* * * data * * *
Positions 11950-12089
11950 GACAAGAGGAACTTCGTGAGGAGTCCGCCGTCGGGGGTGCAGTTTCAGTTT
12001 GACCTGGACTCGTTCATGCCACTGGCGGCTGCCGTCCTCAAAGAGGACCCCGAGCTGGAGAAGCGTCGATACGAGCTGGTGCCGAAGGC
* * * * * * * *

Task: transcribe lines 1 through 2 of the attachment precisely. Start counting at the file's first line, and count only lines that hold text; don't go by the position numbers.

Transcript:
Positions 11950-12089
11950 GACAAGAGGAACTTCGTGAGGAGTCCGCCGTCGGGGGTGCAGTTTCAGTTT